For many experts in the area of public policy, the social economy represents a totally new vocabulary. For some, it is simply a trendy word for more social pro- grams. For others, it represents a new perspective on social and economic development. I am one of these others.

The introduction of this concept in Quebec and Canada is part of an international trend that has emerged in European, Latin American and African countries. Its contribution to social innovation has been discussed in forums as diverse as the OECD and the World Social Forum. It is not associated with a specific political formation, nor is it limited to a specif- ic geographical area. On the contrary, the social economy is a pragmatic response to the economic and social challenges of globalization. It contributes to the renewal of positive and active citizenship locally, nationally and internationally, and to the process of redefining relations between the state, the market and civil society.

The term ”œsocial economy” refers to all forms of organizations or enterprises involved in the production of goods or services (i.e., having an economic activity) that are not private, for profit or public. This definition therefore includes some very old organizations, such as some credit unions, agricultur- al co-operatives, and the network of YMCAs. It also includes very new initiatives such as the many nonprofit recycling busi- nesses that are springing up across Canada, parent-run day care centres, worker- and consumer-owned cooperatives, social enterprises offering jobs to the marginalized, community radio, community-based social tourism projects, cooperative and nonprofit housing, and thousands of other initiatives.

The social economy has been part of the Quebec reality for over one hundred years, but it officially entered the public policy discourse only in 1996, when the Quebec gov- ernment convened the ”œSummit on the Economy and Employment,” in which a wide range of civil society organizations ”” major corporations, employers’ associations, unions, municipalities, educational and cultural networks, representatives of important social and community movements, student associations and the Church ”” participated.

In its effort to find a way out of a 12 percent unemployment rate in the context of a crisis in public finances, the government challenged the pri- vate sector and Quebec civil society to come up with strategies that would stimulate economic renewal and job creation. In order to prepare the dis- cussions for the 1996 summit, the government thus proposed that sever- al working groups on employment and economic development be estab- lished ”” including a group on the social economy ”” led by actors from the private sector.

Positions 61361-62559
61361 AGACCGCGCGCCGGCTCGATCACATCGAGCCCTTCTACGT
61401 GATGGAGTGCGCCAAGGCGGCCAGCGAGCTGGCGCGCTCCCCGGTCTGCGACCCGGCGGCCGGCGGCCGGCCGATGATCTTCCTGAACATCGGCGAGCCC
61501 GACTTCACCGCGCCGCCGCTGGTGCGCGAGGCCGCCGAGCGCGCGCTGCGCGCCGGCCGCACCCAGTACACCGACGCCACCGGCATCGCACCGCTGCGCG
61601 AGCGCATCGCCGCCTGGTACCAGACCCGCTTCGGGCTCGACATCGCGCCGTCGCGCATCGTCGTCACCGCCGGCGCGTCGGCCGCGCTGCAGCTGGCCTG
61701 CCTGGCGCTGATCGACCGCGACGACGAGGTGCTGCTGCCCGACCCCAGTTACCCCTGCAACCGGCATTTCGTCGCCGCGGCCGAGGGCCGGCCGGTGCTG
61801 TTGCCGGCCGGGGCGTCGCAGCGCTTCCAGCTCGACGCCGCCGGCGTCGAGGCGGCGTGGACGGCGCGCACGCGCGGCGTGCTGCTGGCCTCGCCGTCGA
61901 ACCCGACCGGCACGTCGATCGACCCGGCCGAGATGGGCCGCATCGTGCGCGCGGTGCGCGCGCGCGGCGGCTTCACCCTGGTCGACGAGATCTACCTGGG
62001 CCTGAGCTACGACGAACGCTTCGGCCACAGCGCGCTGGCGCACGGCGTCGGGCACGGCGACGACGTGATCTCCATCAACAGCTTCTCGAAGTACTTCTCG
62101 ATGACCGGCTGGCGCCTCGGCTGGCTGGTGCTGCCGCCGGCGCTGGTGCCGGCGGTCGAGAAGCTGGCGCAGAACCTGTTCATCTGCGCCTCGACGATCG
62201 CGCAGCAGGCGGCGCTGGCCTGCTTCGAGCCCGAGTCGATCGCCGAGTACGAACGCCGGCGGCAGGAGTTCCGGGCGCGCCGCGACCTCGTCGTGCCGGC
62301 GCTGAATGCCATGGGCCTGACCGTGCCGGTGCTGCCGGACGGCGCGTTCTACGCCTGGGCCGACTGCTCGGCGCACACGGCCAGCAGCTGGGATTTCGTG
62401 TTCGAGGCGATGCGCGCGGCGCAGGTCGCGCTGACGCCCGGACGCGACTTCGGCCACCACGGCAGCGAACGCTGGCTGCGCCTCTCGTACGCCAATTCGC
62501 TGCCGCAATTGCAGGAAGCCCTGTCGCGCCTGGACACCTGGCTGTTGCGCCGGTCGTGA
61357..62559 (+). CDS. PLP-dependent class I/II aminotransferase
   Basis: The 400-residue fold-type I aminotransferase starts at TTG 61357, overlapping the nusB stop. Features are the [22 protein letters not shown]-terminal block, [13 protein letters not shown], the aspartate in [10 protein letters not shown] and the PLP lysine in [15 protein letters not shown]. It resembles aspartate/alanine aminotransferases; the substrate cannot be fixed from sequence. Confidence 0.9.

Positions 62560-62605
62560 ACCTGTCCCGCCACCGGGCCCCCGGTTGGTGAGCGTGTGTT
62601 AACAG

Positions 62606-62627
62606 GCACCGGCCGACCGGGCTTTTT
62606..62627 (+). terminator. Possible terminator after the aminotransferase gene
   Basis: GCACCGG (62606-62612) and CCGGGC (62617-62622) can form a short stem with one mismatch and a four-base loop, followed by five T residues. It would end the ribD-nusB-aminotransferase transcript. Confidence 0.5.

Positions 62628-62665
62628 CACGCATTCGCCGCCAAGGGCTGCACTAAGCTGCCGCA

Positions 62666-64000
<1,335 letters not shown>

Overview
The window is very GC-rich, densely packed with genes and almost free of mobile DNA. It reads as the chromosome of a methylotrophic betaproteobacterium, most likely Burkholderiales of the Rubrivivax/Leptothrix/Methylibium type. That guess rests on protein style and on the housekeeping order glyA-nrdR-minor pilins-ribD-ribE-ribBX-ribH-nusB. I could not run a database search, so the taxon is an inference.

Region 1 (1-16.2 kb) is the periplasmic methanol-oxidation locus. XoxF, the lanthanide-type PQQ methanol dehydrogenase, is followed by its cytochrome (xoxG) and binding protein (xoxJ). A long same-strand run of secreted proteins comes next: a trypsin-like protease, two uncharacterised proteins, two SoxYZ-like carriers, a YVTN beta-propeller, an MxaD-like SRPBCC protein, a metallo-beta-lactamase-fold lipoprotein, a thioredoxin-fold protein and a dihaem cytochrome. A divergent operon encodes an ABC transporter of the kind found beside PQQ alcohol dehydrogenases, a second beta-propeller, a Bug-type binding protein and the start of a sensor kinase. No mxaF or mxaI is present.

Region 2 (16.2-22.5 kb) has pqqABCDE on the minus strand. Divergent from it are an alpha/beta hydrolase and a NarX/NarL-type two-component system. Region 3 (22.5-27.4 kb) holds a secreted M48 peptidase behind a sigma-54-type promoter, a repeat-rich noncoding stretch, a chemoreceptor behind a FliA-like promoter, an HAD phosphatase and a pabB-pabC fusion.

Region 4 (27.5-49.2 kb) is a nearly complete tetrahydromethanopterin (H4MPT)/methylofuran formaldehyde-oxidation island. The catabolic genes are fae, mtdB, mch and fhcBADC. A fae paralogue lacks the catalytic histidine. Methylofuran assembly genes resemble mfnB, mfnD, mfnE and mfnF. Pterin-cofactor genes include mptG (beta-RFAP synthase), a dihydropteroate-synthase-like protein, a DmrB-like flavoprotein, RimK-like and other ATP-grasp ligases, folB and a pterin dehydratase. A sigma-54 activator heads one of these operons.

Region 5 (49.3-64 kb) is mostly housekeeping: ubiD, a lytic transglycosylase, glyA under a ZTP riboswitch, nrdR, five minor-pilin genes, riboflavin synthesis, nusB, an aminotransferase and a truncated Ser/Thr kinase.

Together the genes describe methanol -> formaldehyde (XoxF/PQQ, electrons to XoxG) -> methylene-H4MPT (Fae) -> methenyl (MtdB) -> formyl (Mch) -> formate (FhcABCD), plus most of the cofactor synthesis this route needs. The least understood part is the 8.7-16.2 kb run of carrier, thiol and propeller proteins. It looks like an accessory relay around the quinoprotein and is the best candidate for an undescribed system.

In the six-month period leading up to this event, the working group on the social economy gathered a wide range of civil society actors (including community organizations, unions, co- operatives, local development organi- zations) and presented an ambitious and innovative action plan to create thousands of new jobs and services through the nonprofit and co-operative sectors.

The plan presented a clear definition of the social economy; underlined its historic role in Quebec; and proposed a series of sector-by-sector strategies that would allow for new economic activity and respond to social, economic, environ- mental and cultural needs. The plan also identified the conditions under which the social economy could flourish. These ranged from a formal recognition of its role, to the integra- tion of support for collective or social entrepreneurship in local and region- al development policies, to equal access to the development incentives offered to traditional enterprise, to legislative changes that would allow for the creation of co-operatives and the establishment of new training and funding tools.

The innovative approach of the social economy working group cap- tured the imagination of summit par- ticipants. In the years following the summit, the action plan became a reality as volunteer, private and pub- lic resources across Quebec were mobilized. In the years after the sum- mit, the initiative was co-ordinated directly through the ministé€re du Conseil exécutif. In 2001, the finance minister, also responsible for econom- ic development, was given the social economy portfolio, and the Bureau de l’économie social was created within that ministry.

Five years later, the social econo- my made its way onto the federal pol- icy agenda in the context of the Throne Speech in February 2004, when a parliamentary secretary to the minister of social development with a special emphasis on the social econo- my was named.